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What Children's Playground Behavior Says About Them

 

When Timmy pushes Georgie off the swing at recess, it’s just kids being kids, right?

 

Many adults would be inclined to think so. However, playground behavior is indicative of things beyond mere play. In fact, it’s become a favorite subject of many psychiatric and pediatric studies. Some even theorize that playground behavior could predict adult personalities.

 

From a casual observer’s point of view, though, here’s what some children’s behavior in the playground seem to say about them.

 

The Leader

 

When a routine is established around a playground (usually during school recess and lunch break), chances are the kids will form or join groups and cliques. A leader-type will emerge among them. You can spot The Leader by the way he or she organizes teams and referees games. The Leader can get a bit bossy sometimes, but the ultimate goal for these types is to make sure that playtime is done right.

 

The Bully

 

In contrast to The Leader who wishes to organize groups to really enjoy playtime, The Bully simply wants the playground all to him/herself. This type will not hesitate to push other kids on top of a slide, grab swings, and do all sorts of aggressive things just to establish territory.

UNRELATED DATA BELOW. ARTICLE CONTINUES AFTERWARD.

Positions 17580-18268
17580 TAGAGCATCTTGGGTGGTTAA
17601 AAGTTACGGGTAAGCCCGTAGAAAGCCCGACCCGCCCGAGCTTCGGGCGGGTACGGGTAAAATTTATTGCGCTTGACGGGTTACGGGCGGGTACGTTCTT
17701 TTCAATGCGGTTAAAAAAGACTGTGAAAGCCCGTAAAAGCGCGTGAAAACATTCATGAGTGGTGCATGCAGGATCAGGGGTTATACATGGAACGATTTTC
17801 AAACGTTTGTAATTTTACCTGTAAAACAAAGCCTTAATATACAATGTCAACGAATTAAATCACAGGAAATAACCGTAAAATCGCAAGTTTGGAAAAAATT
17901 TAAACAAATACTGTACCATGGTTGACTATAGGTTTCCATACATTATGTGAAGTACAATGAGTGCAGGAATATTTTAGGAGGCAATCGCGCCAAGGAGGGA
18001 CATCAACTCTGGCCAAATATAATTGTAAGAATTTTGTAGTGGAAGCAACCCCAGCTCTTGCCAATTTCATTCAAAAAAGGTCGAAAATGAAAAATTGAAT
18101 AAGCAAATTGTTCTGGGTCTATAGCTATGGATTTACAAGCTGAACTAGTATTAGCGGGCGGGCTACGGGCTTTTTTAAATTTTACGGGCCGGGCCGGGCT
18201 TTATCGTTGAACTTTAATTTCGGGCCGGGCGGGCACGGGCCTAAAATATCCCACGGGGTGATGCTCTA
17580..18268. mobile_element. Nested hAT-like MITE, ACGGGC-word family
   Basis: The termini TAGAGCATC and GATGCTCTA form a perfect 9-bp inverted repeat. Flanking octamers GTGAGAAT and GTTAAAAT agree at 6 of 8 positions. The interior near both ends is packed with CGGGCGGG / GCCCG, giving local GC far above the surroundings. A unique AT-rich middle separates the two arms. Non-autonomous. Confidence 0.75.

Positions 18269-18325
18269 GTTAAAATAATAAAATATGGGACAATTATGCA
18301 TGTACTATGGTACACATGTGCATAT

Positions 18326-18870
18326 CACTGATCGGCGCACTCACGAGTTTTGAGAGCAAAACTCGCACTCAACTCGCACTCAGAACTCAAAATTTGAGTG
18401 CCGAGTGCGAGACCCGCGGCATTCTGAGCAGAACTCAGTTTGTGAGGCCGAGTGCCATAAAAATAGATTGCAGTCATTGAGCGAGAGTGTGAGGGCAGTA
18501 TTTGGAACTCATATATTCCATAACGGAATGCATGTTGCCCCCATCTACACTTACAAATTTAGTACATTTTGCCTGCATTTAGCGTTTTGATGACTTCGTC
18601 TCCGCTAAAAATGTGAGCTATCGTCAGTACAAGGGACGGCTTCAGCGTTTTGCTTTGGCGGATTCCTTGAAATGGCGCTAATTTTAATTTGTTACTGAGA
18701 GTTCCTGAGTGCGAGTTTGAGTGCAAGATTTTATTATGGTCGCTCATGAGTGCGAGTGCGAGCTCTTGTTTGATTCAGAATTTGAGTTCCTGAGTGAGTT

The Troublemaker

 

The Troublemaker may seem a lot like The Bully at first, but though some aspects overlap, subtle differences set them apart. While The Bully is hell-bent on taking over the entire playground one scared kid at a time, The Troublemaker wishes to create as much mischief as possible. For this type, playtime means unleashing pranks on hapless playmates and creating mayhem just for the heck of it.    

 

The Meek

 

Introverted types typically fall under The Meek category. They are subservient to The Leader, easily succumb to The Troublemaker’s pranks, and often cower when The Bully is around. Left to his or her own devices, The Meek would rather wait until there’s an available swing or space in the sandbox (preferably without the other types within spitting distance).

 

The Observer

 

Gifted with a keen sense of perception, The Observer is the child who doesn’t mind being alone. They can entertain themselves even without the benefit of playground equipment because nature alone will suffice. The Observer is a benign presence in the playground; often content with watching The Leader, The Bully, The Troublemaker, The Meek, and other playground personalities interact without feeling the need to participate.








Alan Weiman
Alan Weiman

Author